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Managing Stress Chapter 3

Updated on December 19, 2014


1. Identify the role that the limbic system and the neocortical level of the brain plays in the physiology of stress.

The limbic system is the emotional control center; it is responsible for the biochemical chain of events that constitutes the stress response.

The neocortical level of the brain is the level of the brain where sensory information is processed or decoded as a threat or non-threat and where cognitive thought process takes place.


2. Discuss the effects of cortisol during the stress response.

Cortisol is a stress hormone released by the adrenal glands that helps the body prepare for fight or flight by promoting the release of glucose and lipids in the blood for energy metabolism.

3. Identify the role that the adrenal gland plays in the stress response.

The adrenal glands also known as the stress glands are located on top of each kidney, they house and release several stress hormones. They are responsible for regulating stress and glucose levels.


4. Identify the functions of the sympathetic and parasympathetic nervous systems.

The sympathetic nervous system is the branch of the central nervous system that triggers the flight or fight response when some element of threat is present.The Sympathetic Nervous System which initiates the stress response.

The parasympathetic nervous system is the branch of the central nervous system that specifically calms the body through the parasympathetic response. The Parasympathetic Nervous System which induces the relaxation response.

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Disscussion questions

1. Based on the discussion of multitasking in your textbook, do you feel multitasking is beneficial or dangerous? Please explain your answer.

2. Describe a time in which you engaged in multitasking. Did multitasking improve or impair your performance?


The autonomic nervous system runs the automatic functions of the body; for example, the heart rate, digestion, breathing, and the hormonal system. The autonomic nervous system is composed of two different systems that both play a key part in the stress response. The first part is called the sympathetic nervous system. The sympathetic nervous system is responsible for initiating the stress response by triggering the fight or flight response. The sympathetic nervous system does this by releasing substances called epinephrine, also known as adrenaline and norepinephrine or noradrenaline. The second part is called the parasympathetic nervous system. This part of the autonomic nervous system is responsible for energy conservation and relaxation. The parasympathetic nervous system returns the body to homeostasis by releasing a neurological agent called acetylcholine. Acetylcholine decreases the amount of metabolic activity in the body.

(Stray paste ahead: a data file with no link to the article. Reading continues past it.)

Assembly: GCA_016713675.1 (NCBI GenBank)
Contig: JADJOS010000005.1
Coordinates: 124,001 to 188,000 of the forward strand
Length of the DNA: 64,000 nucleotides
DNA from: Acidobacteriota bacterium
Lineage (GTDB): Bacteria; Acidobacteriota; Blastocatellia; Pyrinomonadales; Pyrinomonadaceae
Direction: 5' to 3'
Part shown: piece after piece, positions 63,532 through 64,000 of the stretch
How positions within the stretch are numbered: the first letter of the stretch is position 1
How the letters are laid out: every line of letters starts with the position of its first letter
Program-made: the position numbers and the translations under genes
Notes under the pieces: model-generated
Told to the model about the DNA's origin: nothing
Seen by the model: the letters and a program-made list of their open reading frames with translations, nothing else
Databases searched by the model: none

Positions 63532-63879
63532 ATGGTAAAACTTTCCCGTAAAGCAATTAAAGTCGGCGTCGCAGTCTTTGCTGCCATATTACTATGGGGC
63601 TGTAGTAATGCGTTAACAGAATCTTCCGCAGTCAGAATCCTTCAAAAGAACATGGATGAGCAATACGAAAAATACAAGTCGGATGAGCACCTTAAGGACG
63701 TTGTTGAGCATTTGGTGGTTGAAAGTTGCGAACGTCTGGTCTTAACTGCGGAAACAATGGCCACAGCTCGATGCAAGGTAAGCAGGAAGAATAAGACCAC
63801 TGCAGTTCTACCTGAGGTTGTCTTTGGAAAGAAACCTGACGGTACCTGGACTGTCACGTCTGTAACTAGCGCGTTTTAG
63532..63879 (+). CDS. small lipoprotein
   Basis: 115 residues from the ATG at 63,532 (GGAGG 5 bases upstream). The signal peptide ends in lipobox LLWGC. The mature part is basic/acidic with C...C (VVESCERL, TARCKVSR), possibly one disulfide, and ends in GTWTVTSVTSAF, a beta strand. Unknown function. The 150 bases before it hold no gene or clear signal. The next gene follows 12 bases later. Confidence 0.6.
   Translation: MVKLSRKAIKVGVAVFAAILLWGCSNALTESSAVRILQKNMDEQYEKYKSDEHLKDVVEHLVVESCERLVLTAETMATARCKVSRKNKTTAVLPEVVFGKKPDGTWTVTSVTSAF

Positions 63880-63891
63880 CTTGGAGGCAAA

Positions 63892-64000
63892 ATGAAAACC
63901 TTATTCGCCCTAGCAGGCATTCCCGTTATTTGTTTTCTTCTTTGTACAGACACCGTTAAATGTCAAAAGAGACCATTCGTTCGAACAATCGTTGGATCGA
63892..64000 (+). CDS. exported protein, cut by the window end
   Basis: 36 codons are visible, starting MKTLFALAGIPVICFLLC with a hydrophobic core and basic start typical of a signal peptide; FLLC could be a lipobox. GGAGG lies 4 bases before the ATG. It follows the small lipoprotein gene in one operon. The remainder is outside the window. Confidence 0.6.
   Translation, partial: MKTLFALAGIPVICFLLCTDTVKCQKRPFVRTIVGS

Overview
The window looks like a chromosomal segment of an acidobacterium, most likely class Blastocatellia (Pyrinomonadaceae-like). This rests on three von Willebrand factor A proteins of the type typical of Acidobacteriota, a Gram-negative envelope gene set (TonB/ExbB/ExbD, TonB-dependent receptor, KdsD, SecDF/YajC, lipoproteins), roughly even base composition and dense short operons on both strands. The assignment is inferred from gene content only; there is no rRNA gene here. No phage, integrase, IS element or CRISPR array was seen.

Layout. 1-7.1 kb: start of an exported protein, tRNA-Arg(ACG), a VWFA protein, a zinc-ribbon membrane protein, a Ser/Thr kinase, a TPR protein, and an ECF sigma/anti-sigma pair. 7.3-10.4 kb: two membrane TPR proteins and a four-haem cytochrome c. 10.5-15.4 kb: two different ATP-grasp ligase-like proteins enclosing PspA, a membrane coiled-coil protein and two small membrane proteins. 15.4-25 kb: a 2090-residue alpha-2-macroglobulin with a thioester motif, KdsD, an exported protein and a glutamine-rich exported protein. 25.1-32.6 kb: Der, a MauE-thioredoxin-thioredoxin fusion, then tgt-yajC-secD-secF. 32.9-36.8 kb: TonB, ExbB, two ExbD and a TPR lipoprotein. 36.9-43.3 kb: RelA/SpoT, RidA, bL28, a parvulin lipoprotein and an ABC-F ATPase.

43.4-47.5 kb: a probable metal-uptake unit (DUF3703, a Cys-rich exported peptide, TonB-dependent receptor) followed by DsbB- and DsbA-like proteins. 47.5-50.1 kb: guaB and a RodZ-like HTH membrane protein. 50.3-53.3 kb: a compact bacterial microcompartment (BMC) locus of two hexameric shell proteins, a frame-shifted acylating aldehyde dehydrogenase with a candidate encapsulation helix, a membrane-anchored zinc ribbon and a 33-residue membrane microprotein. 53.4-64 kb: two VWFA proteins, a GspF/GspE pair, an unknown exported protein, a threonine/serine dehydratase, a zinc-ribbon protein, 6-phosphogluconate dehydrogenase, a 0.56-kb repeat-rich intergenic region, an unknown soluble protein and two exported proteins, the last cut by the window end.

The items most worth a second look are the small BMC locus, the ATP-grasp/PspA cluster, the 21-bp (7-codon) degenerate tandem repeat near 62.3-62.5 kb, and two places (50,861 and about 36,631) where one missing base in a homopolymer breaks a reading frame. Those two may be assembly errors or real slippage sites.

The adrenal gland, also known as the stress gland, is made of two different parts - the adrenal cortex and the adrenal medulla. The adrenal gland’s role is to release the hormones that fuel the fight or flight response. The adrenal cortex is the exterior of the adrenal gland, “and it manufactures and releases hormones called corticosteroids” (Seaward 52). The corticosteroids that the adrenal cortex releases are called glucocorticoids and mineralocorticoids. The adrenal medulla is the inside of the adrenal gland that secretes catecholamines. The catecholamines that the adrenal medulla secretes are called epinephrine and norepinephrine; these “act in a similar fashion as those secreted at the endings of the sympathetic nerves” (Seaward 53). Under the influence of stress the adrenal medulla releases 20 percent norepinephrine and 80 percent epinephrine. This is three hundred times the amount of norepinephrine and epinephrine in the blood when the body is resting.

“I want to lengthen, not shorten, my attention span, and most of the material splendors of the twenty-first century bully me in the opposite direction. The fault is mine, I'll admit. I'm too slow-witted, reluctant to evolve, constitutionally unable to get with the program. I can't afford the newest gadgets and I'm not a natural multitasker.

— Phillip Connors

Juggling is an illusion. ... In reality, the balls are being independently caught and thrown in rapid succession. ... It is actually task switching

— Gary Keller, The One Thing: The Surprisingly Simple Truth Behind Extraordinary Results

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When we think we're multitasking we're actually multiswitching. That is what the brain is very good at doing - quickly diverting its attention from one place to the next. We think we're being productive. We are, indeed, being busy. But in reality we're simply giving ourselves extra work.

— Michael Harris

A person who is interrupted while performing a task takes 50% more time to complete it and make 50% more errors

— David Brooks

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